How to Stop Expecting The Worst

how to not expect the worst

A new situation has just arisen for you, and you are worried about the outcome.  Do you immediately assume that the worst will happen?

If so, you are not alone. In our modern Western society, survival fears run rampant. It would be a normal response to fear an unknown outcome since you are programmed—through advertisements, news and entertainment—that your very life might end if you are not vigilant of all inherent dangers.

But if you look back in your life, I can say with 100% accuracy, that there was a time that you expected the worst to happen, and it didn’t.  In fact, it’s likely that something unexpectedly awesome happened instead.

Let’s do a quick test of your beliefs about this concept:

 

Think about a time when you worried about something that never happened.

When you expected the worst. When you stayed up at night in an anxious fit because you weren’t sure if you would make it through.  When you truly worried if you would be out on the street living in a cardboard box under a bridge.

 

Now we’ll divide that scenario into two parts:  What you expected to happen, and what actually happened.

 

Bring yourself to the beginning of the situation, when everything was up in the air and things were chaotic.

What does that feel like to you? Pay attention to your senses and feel that scenario once again.

If you are new to recognizing your feelings, here are some examples:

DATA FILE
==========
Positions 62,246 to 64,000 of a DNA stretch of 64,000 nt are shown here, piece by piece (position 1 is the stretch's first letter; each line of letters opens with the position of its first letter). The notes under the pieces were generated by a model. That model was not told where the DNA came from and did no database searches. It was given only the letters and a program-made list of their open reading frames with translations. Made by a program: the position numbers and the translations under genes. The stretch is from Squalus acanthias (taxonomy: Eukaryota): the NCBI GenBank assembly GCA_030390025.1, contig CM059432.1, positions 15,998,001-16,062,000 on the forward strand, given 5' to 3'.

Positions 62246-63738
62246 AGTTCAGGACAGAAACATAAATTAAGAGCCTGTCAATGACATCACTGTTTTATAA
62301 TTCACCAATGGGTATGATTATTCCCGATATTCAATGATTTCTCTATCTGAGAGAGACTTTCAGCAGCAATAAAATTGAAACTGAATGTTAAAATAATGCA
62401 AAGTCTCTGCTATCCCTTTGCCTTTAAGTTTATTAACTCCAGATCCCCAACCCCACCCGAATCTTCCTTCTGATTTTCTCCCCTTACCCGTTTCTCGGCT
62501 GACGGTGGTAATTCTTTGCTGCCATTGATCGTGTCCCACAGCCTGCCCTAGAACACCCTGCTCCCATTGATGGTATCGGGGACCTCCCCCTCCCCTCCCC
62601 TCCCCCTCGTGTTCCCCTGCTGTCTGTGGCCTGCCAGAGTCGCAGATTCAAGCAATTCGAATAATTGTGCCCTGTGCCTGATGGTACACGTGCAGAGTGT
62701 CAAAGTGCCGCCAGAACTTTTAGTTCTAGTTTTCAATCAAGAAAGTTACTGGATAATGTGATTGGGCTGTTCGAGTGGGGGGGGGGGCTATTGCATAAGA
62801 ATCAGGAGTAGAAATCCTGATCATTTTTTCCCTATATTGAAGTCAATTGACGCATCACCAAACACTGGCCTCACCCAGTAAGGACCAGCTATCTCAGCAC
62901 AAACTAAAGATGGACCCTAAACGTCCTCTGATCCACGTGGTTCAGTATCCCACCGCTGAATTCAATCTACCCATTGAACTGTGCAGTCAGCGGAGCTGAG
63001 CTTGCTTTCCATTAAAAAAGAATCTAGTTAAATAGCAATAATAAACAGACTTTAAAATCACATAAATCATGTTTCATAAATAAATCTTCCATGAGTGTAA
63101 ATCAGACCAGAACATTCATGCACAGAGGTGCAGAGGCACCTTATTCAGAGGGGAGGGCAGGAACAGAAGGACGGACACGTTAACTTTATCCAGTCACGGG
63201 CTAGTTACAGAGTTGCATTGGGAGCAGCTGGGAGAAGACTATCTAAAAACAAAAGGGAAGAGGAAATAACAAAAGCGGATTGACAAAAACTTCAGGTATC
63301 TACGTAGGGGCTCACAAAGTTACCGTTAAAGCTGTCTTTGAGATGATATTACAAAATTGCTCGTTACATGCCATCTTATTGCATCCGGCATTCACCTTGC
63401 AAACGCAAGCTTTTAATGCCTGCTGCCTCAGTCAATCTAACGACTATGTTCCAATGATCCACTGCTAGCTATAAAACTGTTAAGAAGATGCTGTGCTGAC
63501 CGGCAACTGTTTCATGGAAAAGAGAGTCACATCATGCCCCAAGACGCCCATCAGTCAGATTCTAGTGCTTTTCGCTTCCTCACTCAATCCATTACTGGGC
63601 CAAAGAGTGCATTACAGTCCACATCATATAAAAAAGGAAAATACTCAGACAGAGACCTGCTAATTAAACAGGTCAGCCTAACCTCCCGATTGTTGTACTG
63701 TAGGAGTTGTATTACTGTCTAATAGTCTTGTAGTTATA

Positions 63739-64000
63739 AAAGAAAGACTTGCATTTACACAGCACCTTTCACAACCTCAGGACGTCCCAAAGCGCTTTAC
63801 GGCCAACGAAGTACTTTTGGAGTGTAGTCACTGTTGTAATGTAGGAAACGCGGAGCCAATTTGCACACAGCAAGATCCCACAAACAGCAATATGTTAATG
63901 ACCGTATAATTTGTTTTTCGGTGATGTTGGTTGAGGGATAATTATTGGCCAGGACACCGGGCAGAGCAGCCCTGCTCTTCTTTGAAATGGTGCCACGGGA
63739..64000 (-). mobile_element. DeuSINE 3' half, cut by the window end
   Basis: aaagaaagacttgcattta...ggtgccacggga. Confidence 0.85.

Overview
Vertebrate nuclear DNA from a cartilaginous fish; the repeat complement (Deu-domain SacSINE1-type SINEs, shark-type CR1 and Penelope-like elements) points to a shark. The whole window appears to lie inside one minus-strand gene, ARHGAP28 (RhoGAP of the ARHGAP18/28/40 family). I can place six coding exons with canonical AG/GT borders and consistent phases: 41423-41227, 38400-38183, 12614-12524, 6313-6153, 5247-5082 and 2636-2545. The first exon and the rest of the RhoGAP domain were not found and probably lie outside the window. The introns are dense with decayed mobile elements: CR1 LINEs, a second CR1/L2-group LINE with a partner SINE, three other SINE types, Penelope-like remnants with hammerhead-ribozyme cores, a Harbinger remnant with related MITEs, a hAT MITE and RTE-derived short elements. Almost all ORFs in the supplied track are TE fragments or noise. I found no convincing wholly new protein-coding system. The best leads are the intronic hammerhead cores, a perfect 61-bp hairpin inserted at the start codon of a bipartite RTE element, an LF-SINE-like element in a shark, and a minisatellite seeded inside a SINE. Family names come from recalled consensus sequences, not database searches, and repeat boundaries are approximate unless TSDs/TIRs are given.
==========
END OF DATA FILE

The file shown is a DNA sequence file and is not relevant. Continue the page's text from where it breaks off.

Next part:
• Your mind gets very sharp, as if on alert. (Fear)
  • You hold your breath. (Ready to run)
  • Involuntary shaking (Dread)

Chances are, your body cramped up, your breath was choppy, and you felt like you wanted to bolt. These are indications of the beliefs you held about how things work out for you. While you were contemplating the outcome of your situation, your beliefs directed your reactions.  

That feeling indicates your belief at the time you registered that memory.

 

Now let’s look at the other part:

The worst didn’t happen. 

Now what does that feel like to you?

If you are new to recognizing your feelings, here are some examples:

  • Your muscles relax. (Relief)
  • Your gut feels like it’s been washed over with warm water.  (Calmness)
  • You take a deep breath. (Alignment with your Source)

If your feelings changed between “expecting the worst” and “the worst didn’t happen,” then that situation arose to give you the opportunity to change your beliefs.

 

Now whether or not you chose the new belief at that time and place, only you know.  If you didn’t, then you are not alone.

You can use that past scenario to change your beliefs NOW.

Next time a situation arises in which you automatically jump to expecting the worst, reach for the feeling you felt last time when the worst didn’t happen.

Grab for that better feeling, and then move your mind along on its way to a fun subject.  Each time you perform this switch, you solidify the new belief and decommission the old one.

Hopefully, you recognize that you have all of the building blocks for a positive life, right there for use.  It’s merely a matter of choosing a building block that supports your desires, rather than those that no longer support you.

Love to you.

 

Kimberly

author: Kimberly

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